At the United Nations General Assembly this weekend in New York, U.N. member states are set to adopt the new Sustainable Development Goals. The goals are meant to guide development priorities around the globe over the next 15 years. Critics and supporters alike are declaring them to be highly ambitious — maybe even too ambitious.
The SDGs, as they've come to be called in humanitarian lingo, replace the Millennium Development Goals, which were adopted in 2000 and expire this year.
The MDGs dealt primarily with poverty, education and health in the poorest countries. The SDGs hit all of those topics but also tackle global inequality, environmental issues and access to technology.
Here's a rundown of the 17 goals and some of the key targets included in the 169 sub-goals. Here's where you'll find the complete list with all the sub-goals.
1. End poverty in all its forms everywhere.
This is one of the most ambitious goals. It includes a target of having no one living in extreme poverty — less than $1.25 a day — anywhere in the world by the year 2030.
2. End hunger, achieve food security and improved nutrition and promote sustainable agriculture.
This goal calls for a doubling of agricultural production by small-scale farmers.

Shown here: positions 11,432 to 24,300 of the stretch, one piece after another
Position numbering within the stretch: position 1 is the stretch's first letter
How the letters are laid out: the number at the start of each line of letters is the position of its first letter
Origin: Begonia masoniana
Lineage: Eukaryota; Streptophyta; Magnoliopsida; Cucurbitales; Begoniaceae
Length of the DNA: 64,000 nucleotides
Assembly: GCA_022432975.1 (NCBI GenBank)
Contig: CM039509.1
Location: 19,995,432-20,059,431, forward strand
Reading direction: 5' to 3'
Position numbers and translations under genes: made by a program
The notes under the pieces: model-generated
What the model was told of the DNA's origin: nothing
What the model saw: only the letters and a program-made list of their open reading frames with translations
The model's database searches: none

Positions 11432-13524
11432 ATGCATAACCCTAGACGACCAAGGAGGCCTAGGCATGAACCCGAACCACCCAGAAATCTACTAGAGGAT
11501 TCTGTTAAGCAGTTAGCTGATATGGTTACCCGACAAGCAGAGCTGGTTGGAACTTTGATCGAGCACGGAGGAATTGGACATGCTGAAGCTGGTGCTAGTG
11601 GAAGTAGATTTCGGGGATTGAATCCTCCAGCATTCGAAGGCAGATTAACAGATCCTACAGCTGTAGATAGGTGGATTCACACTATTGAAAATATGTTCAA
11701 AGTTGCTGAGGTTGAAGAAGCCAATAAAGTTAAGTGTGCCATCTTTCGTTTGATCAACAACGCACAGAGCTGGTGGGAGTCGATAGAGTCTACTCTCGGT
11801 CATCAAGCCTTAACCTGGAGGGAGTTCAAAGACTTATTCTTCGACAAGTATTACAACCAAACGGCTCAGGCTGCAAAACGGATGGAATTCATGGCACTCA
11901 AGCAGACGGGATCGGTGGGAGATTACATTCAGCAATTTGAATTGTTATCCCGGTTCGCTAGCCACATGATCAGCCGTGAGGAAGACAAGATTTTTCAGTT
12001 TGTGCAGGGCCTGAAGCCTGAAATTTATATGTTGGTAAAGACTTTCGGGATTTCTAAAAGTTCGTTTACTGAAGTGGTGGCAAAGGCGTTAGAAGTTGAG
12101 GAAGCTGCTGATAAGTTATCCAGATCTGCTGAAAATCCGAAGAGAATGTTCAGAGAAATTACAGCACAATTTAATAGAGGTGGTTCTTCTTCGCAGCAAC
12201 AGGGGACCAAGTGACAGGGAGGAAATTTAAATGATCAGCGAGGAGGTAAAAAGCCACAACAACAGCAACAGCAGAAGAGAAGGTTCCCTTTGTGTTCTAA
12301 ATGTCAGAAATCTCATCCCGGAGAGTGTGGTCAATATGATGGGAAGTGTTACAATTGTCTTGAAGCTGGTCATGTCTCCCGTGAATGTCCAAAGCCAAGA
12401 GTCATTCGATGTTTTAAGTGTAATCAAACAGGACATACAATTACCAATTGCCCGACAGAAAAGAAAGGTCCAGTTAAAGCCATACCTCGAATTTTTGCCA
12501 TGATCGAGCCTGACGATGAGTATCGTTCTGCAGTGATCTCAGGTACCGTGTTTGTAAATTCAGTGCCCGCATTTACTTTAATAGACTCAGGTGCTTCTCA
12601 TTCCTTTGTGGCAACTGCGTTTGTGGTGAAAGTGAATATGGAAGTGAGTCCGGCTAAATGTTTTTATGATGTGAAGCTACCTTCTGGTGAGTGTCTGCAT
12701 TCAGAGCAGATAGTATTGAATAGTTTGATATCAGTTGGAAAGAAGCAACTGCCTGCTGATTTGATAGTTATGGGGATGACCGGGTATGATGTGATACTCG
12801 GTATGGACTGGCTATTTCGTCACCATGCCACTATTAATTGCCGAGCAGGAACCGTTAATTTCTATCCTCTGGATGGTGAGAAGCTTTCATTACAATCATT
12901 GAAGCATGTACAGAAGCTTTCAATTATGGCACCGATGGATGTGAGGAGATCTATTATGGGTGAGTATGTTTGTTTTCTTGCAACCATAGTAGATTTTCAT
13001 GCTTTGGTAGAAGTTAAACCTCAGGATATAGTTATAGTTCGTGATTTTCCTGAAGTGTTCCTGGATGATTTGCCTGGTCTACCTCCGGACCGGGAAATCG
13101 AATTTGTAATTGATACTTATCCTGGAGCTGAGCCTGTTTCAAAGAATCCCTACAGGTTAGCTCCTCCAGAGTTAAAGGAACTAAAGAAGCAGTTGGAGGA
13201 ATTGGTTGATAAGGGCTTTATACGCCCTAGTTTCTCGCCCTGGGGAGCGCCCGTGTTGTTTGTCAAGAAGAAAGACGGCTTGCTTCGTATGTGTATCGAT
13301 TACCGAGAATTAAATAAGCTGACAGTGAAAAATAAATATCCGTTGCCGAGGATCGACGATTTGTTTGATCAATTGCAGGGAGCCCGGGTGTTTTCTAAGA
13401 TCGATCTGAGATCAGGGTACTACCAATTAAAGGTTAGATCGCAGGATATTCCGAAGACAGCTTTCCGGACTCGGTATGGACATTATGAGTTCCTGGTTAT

3. Ensure healthy lives and promote well-being for all at all ages.
This SDG sets a target of getting global maternal mortality (the number of women who die each year during childbirth) down from the current rate of more than 200 per 100,000 live births to 70. Many African nations would need to dramatically improve conditions for pregnant mothers to reach this target. In South Sudan, for instance, more than 2,000 of every 100,000 pregnant mothers die each year as a result of giving birth.
4. Ensure inclusive and equitable quality education and promote lifelong learning opportunities for all.
The expiring MDGs called for universal access to primary school. The SDGs say that students everywhere should have free access to education through high school.
5. Achieve gender equality and empower all women and girls.
This goal aims to end discrimination and violence toward women and girls. It also calls for the elimination of child marriage and female genital mutilation.